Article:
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View Full Version : I keep hitting the frame!


DudewithBabolat
10-14-2009, 02:46 PM
What can i do to avoid this, my racquet right now is the original aeropro 10.6oz (not sure if that's strung or unstrung) should i get a heavier racquet? is it my hitting technique? i hit eastern/semi-western, i'm trying to transition to semi-western, but sometimes i hit in a eastern-ish hit.

where it usually hits is the side of the racket, when i swing up the ball will catch where the frame and the strings meet, it's super fustrating.

Thanks in advance

LeeD
10-14-2009, 02:49 PM
Most important to watch ball, turn shoulders fully, stroke thru...
But you gotta hit a few too, so lotsa practice using the above suggestions.
Ain't the racket, but the user.

NickH87
10-14-2009, 02:56 PM
Choose a grip, theres a possibility that your muscle memory gets used to hitting eastern and then you hit semi western or vice versa and the swing pattern may be a little off.

VGP
10-14-2009, 03:02 PM
get better hand-eye coordination.

SuperFly
10-14-2009, 03:13 PM
The gods of tennis offer thee a comandment:

THOU SHALL KEEP THY HEAD STILL THROUGHOUT CONTACT AND BEYOND

Noaler
10-14-2009, 03:19 PM
whenever i shank the ball it goes in weird like 90% of the time

XLes paulO
10-14-2009, 03:30 PM
Mabye make sure your feet are moving and that your in position. Are you always shanking balls or just when your tierd or twards the end of a set?

ronalditop
10-14-2009, 03:39 PM
First make sure the problem is you and not the racquet. Try playing with a different racquet and see if you still have that problem. If you do, then practice on your technique, and if you find that you dont shank nearly as much with the other racquet, then it means that your racquet is the problem.
I've had the same problem, shanked a lot though my technique was fine. I realize the problem was that the racquet face closed way too much on impact, so I hit the side of the frame often. To fix it I put some lead at 3 and 9 and problem solved.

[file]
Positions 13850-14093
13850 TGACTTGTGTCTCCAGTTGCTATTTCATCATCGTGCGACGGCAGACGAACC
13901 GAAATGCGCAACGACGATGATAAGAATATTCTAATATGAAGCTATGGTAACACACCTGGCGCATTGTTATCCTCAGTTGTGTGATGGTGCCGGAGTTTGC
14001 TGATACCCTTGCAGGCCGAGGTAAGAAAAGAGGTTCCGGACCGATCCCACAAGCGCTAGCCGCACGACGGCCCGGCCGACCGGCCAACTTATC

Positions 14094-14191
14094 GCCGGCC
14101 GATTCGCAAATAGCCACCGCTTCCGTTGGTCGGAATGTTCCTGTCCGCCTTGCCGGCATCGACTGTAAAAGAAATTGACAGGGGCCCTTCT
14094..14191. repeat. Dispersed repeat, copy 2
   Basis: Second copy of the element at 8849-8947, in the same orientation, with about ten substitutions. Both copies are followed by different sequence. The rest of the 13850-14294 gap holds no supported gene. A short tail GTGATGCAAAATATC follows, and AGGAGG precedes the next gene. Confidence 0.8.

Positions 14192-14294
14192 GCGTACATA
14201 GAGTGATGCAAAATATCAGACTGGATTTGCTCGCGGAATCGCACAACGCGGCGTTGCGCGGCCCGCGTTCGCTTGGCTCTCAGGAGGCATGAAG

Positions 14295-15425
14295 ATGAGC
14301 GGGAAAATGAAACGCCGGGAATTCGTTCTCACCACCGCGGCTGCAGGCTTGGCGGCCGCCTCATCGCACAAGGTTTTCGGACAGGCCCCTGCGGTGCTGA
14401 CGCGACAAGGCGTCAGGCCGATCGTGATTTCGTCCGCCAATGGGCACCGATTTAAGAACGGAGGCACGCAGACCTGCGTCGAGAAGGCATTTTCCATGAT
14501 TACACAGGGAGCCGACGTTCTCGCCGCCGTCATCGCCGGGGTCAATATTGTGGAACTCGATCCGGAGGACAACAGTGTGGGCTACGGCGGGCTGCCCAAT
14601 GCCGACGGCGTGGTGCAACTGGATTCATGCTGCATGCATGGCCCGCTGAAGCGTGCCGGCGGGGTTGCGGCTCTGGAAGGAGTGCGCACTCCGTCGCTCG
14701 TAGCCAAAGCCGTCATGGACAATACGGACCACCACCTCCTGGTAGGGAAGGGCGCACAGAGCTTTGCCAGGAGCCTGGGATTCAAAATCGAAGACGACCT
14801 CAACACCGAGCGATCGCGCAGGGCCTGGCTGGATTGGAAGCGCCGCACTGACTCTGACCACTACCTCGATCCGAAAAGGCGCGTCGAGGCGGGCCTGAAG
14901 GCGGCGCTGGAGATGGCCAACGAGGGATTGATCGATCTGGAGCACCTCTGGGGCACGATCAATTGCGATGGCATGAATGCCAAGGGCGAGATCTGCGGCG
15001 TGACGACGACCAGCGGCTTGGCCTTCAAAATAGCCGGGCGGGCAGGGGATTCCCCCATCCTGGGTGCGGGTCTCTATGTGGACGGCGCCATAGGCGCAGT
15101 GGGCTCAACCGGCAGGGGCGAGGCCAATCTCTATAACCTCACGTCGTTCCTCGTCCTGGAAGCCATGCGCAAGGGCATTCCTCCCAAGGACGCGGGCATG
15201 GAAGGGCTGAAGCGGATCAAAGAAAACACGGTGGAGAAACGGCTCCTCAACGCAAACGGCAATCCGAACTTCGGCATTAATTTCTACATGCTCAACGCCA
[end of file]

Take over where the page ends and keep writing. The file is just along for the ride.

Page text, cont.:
Noveson
10-14-2009, 03:41 PM
First make sure the problem is you and not the racquet. Try playing with a different racquet and see if you still have that problem. If you do, then practice on your technique, and if you find that you dont shank nearly as much with the other racquet, then it means that your racquet is the problem.
I've had the same problem, shanked a lot though my technique was fine. I realize the problem was that the racquet face closed way too much on impact, so I hit the side of the frame often. To fix it I put some lead at 3 and 9 and problem solved.

Hah what? Are you joking or no? If you are shanking, watch the goddamn ball, and make sure your racquet face isn't at some odd angle. Frames, lead tape, etc are not the solution.

longst
10-14-2009, 03:48 PM
First make sure the problem is you and not the racquet. Try playing with a different racquet and see if you still have that problem. If you do, then practice on your technique, and if you find that you dont shank nearly as much with the other racquet, then it means that your racquet is the problem.
I've had the same problem, shanked a lot though my technique was fine. I realize the problem was that the racquet face closed way too much on impact, so I hit the side of the frame often. To fix it I put some lead at 3 and 9 and problem solved.


:shock::shock:????

tikkimonkey
10-14-2009, 03:50 PM
It's not the racket, elitist, gear obsessed forum users. :p Use more trunk rotation and keep your swing consistent throughout your stroke, whether that means consistently fast or even consistently slow.

scotus
10-14-2009, 03:50 PM